[Note: don't be fooled by the title, this is not the Green Party manifesto, though it may well present some similar material]
In many respects, I would say that I have an open mind on globalisation, though in others I would admit to scepticism (not least because of my self-interest against the drain of IT jobs from the West). However, over the past few years we have seen protests at every WTO meeting, without any particular clarity on what is being protested about, or what should be done instead, so I hoped this book would enlighten me on that account, and I have not been disappointed. Other motivations for reading the book included an enquiring mind into green economics, which has been notoriously fickle over the years, ranging from radical to fruitcake.
Woodin and Lucas begin by deconstructing the status quo. It was an eye-opener to find out just how much sovereignty is surrendered to NAFTA by its members, something those on the "free-trade Right" advocating withdrawal from the EU on grounds of national sovereignty might like to bear in mind. It was reassuring to see them consider constructively Adam Smith's The Wealth of Nations and not to reject the market for its own sake. Their diagnosis of the problem seems about right: multinational corporations are intrinsically undemocratic and unaccountable to the population at large, but exert considerable lobby pressure to subvert democratic governments and institutions for their own self-interest; "free trade" is not free when the partners entering into it are significantly out of balance; post-colonial nations have been crippled by unpayable debt and surrendering their economic interests to the IMF and the World Bank; and in any case there is a hypocrisy of subsidies for many industries in developed countries. Environmental damage also enters into the equation, but the book focuses on economics.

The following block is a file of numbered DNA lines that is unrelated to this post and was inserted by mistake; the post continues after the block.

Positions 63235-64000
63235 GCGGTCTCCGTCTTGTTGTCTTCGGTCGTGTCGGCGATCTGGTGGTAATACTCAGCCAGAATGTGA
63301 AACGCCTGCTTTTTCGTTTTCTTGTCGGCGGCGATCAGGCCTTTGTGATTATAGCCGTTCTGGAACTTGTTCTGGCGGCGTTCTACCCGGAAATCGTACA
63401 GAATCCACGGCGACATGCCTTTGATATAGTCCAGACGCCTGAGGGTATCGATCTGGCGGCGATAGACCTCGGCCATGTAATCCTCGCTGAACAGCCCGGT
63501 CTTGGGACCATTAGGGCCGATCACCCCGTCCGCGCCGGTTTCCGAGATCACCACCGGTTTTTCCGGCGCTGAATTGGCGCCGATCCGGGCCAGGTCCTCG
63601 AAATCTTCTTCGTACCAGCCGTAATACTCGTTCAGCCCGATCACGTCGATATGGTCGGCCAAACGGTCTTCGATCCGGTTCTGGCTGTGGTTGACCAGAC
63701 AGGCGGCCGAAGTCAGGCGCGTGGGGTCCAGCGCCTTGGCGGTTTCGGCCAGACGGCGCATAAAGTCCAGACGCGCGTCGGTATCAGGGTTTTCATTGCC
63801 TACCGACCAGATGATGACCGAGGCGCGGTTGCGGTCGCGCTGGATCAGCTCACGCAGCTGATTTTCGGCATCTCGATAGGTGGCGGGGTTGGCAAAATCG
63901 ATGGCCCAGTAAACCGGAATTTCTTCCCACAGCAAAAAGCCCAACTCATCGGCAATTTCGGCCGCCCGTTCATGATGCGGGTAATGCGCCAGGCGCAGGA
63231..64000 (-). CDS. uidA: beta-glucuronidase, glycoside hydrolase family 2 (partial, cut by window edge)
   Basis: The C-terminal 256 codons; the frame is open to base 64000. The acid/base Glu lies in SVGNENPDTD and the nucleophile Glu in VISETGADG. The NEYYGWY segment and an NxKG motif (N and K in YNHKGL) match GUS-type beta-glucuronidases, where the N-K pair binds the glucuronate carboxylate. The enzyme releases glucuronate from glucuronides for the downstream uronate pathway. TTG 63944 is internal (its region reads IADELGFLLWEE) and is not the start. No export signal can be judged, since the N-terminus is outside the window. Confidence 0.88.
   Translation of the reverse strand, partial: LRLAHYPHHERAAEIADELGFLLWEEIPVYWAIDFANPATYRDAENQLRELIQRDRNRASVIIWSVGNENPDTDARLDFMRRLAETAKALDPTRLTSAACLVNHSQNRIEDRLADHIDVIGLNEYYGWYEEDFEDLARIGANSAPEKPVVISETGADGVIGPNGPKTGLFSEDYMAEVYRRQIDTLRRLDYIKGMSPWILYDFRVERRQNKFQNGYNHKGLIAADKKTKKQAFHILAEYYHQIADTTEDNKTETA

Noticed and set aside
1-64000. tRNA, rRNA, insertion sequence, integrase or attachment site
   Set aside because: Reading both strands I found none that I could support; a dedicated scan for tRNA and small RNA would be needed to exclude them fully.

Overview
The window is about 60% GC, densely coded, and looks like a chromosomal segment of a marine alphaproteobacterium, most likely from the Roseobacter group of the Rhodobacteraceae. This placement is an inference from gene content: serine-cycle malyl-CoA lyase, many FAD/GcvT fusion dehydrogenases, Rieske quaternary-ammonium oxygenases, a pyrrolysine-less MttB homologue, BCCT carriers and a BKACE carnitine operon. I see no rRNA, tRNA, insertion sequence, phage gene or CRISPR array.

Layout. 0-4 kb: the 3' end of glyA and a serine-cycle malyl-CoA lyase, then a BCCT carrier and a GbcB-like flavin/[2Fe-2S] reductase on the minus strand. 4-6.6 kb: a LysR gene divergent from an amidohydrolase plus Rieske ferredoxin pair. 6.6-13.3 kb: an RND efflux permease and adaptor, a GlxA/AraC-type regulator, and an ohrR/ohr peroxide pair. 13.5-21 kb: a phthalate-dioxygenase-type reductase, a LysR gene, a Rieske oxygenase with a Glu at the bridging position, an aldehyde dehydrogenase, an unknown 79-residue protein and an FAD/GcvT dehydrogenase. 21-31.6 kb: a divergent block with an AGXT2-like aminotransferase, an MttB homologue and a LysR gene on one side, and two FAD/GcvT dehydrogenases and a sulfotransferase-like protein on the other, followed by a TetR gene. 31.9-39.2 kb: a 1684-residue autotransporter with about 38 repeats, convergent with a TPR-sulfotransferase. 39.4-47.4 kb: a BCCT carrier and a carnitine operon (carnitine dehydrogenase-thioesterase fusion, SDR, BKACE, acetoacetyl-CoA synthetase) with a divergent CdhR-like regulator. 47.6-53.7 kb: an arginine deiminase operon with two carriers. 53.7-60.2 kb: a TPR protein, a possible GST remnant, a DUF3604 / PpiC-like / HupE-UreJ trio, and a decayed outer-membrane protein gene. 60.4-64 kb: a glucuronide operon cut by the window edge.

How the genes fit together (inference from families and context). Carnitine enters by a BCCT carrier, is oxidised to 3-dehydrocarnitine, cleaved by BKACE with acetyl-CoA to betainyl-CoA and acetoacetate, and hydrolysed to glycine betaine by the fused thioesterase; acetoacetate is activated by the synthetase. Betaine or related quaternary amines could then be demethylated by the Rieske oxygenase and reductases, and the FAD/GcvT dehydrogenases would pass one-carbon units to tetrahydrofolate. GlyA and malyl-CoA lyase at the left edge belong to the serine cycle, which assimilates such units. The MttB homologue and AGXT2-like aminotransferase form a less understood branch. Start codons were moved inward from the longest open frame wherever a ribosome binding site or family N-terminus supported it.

So, their analysis seems valid, what of their solutions? Here the book becomes more of a curate's egg. Some proposals, such as "site here to sell here", eco-taxes to internalise full lifecycle costs, and food security, seem sensible. Others, such as a "citizen's income" (a universal state hand-out) combined with income tax of 35%, and parallel currencies, seem rather more off-the-wall. It's difficult to review all the ideas dispassionately; we are conditioned by the day-to-day world we live in, where we are trained to seek monetary nirvana and any obstacle to trade is negatively labelled "protectionism". Curiously, the UK Green Party's views on the EU are acknowledged to be somewhat at odds with Greens on the continent. The authors consider the EU to be a rather schizophrenic institution, capable of good (by requiring relatively high standards on health and safety, animal welfare, and the environment) but also bowing to the will of the multinationals, using the perennial beating-stick of international competitiveness to limit their obligations.
Ironically, the book is printed on very high quality paper, with no mention of the word "recycled" anywhere.
I still retain an open mind, though more sceptical than before. If anyone has any recommendations on pro-globalisation texts to counter this volume, I'd particularly welcome their comments.